As a musician, you are probably familiar with common rhythms that involve 8th notes, triplets, 16th notes and quarter notes. You may play by ear, read music, or do a combination of both, but chances are that you are very familiar with common rhythms used in Western music like this:

Meghan Trainor’s “All About That Bass”

In Meghan Trainor’s “All About that Bass” you can hear a familiar 8th note rhythm, basic bass line, and hits on 2 and 4.

In many parts of the world, like Ghana or India, rhythms are much more complex and delve into polyrhythms and syncopation. Depending on your musical style, you might have encountered these beats if you are a drummer or pianist:

Drummer Christian Muhr demonstrates complicated polyrhythms on the drumset.

Now before you exclaim that your mind is entirely blown away and that you could never master such complicated rhythmic insanity, realize that every musician can master the polyrhythm with practice. We all start simple and with time, you, too, can amaze your friends with your rhythmic prowess.

But first, let’s start with the basics.

What is a Polyrhythm?

The simplest definition of a polyrhythm would be playing more than one rhythm at the same time causing a conflict, like a triplet being played at the same time as an 8th note:

Triplets and Duplets

Compare this example to quarter notes played against triplets.

Triplets and Quarter Notes

You can hear the conflict between the triplets and 8ths in the first example when compared with rhythm in Example 2.

You might recognize this pattern in the famous Christmas song “Carol of the Bells”:

Carol of the Bells by Celtic Women

As mentioned earlier, many world cultures embrace complex polyrhythms, often creating entire cycles based on 8ths and triplets and even groups of five or seven. In addition the meters of the rhythmic cycle may stray from Western music’s traditional 4/4 time, and instead delve into 7/8, 5/16, 12/8 and more as the rhythms become increasingly complex. Listen to this demonstration of traditional African polyrhythms:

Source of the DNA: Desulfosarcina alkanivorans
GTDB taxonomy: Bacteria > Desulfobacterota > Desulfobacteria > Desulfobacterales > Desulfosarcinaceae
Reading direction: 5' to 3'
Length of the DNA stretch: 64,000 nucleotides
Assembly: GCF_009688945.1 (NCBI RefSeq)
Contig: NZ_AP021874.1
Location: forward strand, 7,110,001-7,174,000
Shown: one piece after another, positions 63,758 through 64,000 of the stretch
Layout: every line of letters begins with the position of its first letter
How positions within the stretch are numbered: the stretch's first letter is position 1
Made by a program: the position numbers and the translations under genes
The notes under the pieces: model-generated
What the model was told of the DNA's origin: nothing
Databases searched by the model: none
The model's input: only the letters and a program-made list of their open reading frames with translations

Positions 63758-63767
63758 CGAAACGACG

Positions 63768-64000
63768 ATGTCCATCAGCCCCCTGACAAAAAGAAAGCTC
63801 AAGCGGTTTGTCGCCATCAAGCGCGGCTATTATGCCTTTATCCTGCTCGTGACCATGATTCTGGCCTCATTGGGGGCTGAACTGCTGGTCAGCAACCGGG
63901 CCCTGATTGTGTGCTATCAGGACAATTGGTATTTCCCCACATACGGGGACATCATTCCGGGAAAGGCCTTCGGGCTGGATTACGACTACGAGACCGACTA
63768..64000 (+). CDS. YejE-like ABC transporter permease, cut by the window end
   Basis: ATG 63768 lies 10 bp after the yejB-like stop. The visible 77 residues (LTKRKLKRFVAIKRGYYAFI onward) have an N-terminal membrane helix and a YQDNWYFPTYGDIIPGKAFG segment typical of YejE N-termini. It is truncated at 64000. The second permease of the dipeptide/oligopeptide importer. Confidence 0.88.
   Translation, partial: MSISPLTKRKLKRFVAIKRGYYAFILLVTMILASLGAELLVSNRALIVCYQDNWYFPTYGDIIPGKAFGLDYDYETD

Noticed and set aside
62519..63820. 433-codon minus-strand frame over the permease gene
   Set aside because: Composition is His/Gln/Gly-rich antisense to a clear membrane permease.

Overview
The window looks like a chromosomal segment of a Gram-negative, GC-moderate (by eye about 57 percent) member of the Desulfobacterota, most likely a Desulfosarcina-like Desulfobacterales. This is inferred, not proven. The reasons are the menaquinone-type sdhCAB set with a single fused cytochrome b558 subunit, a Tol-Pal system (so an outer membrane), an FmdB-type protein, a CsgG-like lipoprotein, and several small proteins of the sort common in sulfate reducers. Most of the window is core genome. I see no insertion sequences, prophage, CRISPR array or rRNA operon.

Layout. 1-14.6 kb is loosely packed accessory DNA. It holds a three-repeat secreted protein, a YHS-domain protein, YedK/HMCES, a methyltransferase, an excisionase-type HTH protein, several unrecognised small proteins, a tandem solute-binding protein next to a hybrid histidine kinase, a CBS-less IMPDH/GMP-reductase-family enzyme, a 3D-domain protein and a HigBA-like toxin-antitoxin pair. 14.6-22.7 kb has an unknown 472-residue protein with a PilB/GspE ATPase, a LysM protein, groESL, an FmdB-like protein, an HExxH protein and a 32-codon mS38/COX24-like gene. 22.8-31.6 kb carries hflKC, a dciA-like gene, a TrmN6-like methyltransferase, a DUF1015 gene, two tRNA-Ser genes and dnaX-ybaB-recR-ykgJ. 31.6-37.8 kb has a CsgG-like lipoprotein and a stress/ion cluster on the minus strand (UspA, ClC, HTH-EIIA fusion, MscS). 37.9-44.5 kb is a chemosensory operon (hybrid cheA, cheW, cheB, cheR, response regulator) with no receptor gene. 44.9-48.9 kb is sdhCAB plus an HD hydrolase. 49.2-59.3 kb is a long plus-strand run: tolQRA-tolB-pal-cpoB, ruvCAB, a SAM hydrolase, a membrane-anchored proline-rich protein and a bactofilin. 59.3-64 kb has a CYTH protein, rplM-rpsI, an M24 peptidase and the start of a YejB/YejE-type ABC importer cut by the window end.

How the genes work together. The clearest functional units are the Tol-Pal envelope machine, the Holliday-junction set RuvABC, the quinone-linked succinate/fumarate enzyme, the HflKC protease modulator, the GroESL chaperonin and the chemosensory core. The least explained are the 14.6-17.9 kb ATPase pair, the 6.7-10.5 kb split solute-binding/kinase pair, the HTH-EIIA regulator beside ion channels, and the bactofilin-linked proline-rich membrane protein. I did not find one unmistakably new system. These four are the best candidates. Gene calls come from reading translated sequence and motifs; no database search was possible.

Don Swanson and Baba Ayo Adeyemi improvise ancient African polyrhythms.

How to Count a Polyrhythm

There are several methods for counting polyrhythms. Some rely on traditional counting methods, using numbers and syllables like “&” or “ah” for counting. You can learn about counting rhythms out loud in our Talking Rhythm series.

Other methods will use common phrases to count out a polyrhythm. Some methods rely on complex mathematical permutations. For simplicity’s sake, we will use a simple counting method. If you are interested in more complex counting methods, please check out these helpful sites: Understanding Polyrhythms by Kevin Barrett and Drum Lessons and Polyrhythm

You can practice 3:2 polyrhythms by simply saying “Hot Cup of Tea”.

3-2 Polyrhythms - Hot Cup Of Tea

We will explore two common polyrhythms 3 against 2 (3:2) and 4 over 3 (4:3). For these rhythms, unless you are a seasoned drummer, it is often easiest to learn them by ear with a metronome. You may find that you already incorporate polyrhythms in your music during solos and improvs, but just did not realize what they were.

Exercise 1: Counting Polyrhythms: 3 against 2

In this example you will count a basic 3 against 2 polyrhythm using “1-and-ah-2, 2-and-ah-2, 3-and-ah-2, 4-and-ah-2.”

  1. Set your metronome to 60 BPM.
  2. Listen to the audio example several times, internalizing the rhythm.
  3. Practice counting the rhythm out loud.

Ex 1 Counting 3 against 2

Exercise 2: Counting Polyrhythms: 4 against 3

Another common polyrhythm example is four against three. Listen to the example and internalize the rhythm.

In this example you will count “1-ah-2-and-3-and” for each beat like the example.

  1. Set your metronome to 60 BPM.
  2. Listen to the audio example several times, internalizing the rhythm.
  3. Practice counting the rhythm out loud.

Ex 2 Counting 4 against 3

Here’s an interesting visual demonstration:

Practicing 4:3 rhythms

Put it into practice

Learning how to internalize polyrhythms takes some time. For percussionists who pretty much eat, drink, and sleep rhythm, learning complex polyrhythms will not be difficult.

For the rest of the musicians out there, take the time to practice these simple exercises and internalize the rhythms. Once you are comfortable, start incorporating the rhythms into your practice, solos, and improvisations.

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